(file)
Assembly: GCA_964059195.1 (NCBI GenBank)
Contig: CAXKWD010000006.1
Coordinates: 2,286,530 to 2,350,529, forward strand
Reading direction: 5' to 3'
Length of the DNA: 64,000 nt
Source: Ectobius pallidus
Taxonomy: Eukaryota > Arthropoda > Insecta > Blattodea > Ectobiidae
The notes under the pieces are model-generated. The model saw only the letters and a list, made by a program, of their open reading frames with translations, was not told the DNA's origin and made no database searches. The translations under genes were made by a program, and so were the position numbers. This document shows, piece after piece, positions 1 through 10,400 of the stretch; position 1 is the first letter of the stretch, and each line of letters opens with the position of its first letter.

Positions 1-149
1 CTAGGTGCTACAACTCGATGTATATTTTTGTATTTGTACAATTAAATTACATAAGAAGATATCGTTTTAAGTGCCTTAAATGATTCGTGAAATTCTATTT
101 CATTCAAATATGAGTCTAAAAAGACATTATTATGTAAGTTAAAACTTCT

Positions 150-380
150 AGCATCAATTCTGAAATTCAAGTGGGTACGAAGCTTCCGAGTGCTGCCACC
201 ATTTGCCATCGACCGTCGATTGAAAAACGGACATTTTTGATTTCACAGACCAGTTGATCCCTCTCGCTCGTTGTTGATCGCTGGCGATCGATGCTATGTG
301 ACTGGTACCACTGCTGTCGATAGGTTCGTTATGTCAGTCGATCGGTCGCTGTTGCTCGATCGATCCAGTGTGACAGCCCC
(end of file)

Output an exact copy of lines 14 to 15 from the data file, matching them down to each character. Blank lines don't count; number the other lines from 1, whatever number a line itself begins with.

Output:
201 ATTTGCCATCGACCGTCGATTGAAAAACGGACATTTTTGATTTCACAGACCAGTTGATCCCTCTCGCTCGTTGTTGATCGCTGGCGATCGATGCTATGTG
301 ACTGGTACCACTGCTGTCGATAGGTTCGTTATGTCAGTCGATCGGTCGCTGTTGCTCGATCGATCCAGTGTGACAGCCCC